A scholarship exam is not like a regular school-based test. It is a specially-designed piece of assessment to determine a student’s level of ability and intellectual prowess. Schools offering scholarships are looking for students who are capable of applying knowledge in a range of ways, across a variety of subject areas. General bursaries are looking for well-rounded students, there are; however, exceptions where institutions are looking for musicality, sporting expertise or the ability to excel at a particular subject.
Ordinary tests look to question and evaluate a student’s memorised and practiced knowledge, whereas scholarship tests aim to assess complex intellectual abilities, problem solving and logical understanding that drive the parameters of an assessment – skills that aren’t able to be simply memorised twenty-four hours before an exam.
Appropriate preparation for this type of situation is too often left to chance, rather than taking the time to fully understand the process, as well as what the exam is likely to assess. This useful guide will hopefully be of help to parents and children and give them a better understanding of what’s to come and how to achieve their desired results.
Here are some ways you can prepare for such exams and give yourself the best chance for success.
Staying in control and practising, digesting, rehearsing and learning from failure are all ways in which the best laid plans will come to fruition.
A key skill for exams of this nature is where the ability to name, implement and explain the appropriate use of selected words is tested. There are practice questions you can get from the leading exam bodies or alternatively, internet searches have some great examples and interactive practice games. A great place online is the Verbal Reasoning Test Organisation.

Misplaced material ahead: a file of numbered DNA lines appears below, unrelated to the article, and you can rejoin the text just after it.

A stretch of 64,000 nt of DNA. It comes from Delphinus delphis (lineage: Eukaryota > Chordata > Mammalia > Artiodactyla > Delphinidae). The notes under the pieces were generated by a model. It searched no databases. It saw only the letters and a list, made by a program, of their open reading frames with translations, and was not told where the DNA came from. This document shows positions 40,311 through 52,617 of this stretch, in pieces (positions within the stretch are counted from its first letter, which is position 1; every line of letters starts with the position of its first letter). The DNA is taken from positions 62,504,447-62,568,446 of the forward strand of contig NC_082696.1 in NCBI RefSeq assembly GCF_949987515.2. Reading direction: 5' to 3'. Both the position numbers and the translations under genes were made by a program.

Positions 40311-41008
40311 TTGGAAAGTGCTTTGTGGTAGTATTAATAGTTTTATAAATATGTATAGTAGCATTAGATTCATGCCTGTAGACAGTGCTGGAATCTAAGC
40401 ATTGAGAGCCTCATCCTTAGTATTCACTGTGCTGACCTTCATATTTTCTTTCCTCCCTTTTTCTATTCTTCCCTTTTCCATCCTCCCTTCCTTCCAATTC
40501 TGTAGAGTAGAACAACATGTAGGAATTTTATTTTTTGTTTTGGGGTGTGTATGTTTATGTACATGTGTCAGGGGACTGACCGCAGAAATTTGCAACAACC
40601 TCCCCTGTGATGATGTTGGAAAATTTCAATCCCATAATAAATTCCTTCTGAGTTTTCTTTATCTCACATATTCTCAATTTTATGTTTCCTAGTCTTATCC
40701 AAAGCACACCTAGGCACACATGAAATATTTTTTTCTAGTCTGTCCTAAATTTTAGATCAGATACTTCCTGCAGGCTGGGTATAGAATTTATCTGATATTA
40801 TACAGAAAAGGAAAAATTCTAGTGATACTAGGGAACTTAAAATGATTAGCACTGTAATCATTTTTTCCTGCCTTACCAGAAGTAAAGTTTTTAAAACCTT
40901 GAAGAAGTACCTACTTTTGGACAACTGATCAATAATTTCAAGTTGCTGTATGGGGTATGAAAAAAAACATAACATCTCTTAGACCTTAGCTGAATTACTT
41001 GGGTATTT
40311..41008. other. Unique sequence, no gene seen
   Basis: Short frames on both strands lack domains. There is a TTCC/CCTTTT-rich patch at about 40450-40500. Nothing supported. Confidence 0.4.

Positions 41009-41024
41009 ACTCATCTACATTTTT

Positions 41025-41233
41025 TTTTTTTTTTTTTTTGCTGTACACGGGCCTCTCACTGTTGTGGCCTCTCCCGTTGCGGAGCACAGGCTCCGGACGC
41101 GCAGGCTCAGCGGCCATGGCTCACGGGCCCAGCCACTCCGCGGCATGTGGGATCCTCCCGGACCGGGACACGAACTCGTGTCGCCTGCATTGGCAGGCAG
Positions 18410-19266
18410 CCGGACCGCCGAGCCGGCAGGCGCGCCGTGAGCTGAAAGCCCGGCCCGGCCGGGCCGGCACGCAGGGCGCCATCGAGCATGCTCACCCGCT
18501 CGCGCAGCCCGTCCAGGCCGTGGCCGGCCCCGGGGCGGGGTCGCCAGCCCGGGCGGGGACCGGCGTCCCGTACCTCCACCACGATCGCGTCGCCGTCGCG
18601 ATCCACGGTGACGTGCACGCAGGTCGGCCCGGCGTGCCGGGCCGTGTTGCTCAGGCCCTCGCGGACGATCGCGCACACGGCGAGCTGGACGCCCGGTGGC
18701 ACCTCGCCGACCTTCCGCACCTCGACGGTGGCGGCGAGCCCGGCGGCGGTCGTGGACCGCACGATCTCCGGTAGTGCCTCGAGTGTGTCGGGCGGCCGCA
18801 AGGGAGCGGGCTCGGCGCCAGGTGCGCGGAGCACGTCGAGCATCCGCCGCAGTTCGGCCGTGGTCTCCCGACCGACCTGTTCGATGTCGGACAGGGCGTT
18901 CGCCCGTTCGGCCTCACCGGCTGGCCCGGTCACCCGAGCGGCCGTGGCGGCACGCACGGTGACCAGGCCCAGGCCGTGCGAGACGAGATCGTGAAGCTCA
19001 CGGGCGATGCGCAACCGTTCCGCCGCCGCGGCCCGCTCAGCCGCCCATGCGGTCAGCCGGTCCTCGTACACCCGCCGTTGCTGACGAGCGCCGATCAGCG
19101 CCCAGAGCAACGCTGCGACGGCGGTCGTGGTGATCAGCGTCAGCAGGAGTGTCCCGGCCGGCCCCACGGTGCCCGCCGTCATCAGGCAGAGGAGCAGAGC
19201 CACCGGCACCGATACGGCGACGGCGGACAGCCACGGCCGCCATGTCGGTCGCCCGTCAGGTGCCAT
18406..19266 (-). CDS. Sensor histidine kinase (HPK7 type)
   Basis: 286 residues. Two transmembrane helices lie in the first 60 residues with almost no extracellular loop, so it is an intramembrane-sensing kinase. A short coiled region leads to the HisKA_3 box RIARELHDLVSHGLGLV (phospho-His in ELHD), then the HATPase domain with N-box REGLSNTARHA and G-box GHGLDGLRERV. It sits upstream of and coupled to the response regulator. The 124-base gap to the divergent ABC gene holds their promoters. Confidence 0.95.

Evaluation of a student’s ability to use and reason with a choice of numbers whether they be within a mathematical conundrum or as a separate entity that fits within a prescribed system for e.g. prime numbers. One great online resource is the Numerical Reasoning Test Organisation.
The organisational bodies that are enlisted by some institutions to facilitate and create these exams also offer a wealth of resources to help you prepare for them. There is a selection of practice tests, open questions and past papers to choose from to ensure that you are familiar with not only the type of questions, but the appropriateness of your preparation, knowledge and understanding. Acer has a whole site dedicated to preparing students across Australia, and it is even broken up into states and territories.
The tests look at how well a student can understand and interpret the ideas they read in a piece of language arts text. This can involve written and visual material. A great website for practising these skills is Readers.com which has a list of interactive games aimed at several age levels.
This skill relies on a student’s ability to use abstract reasoning in order to recognise relationships and to perceive ideas at a theoretical level.
A professional tutoring company will be able to supply a qualified and experienced tutor to guide your child through and engage them in all of the essential skills that a scholarship exam is looking to assess.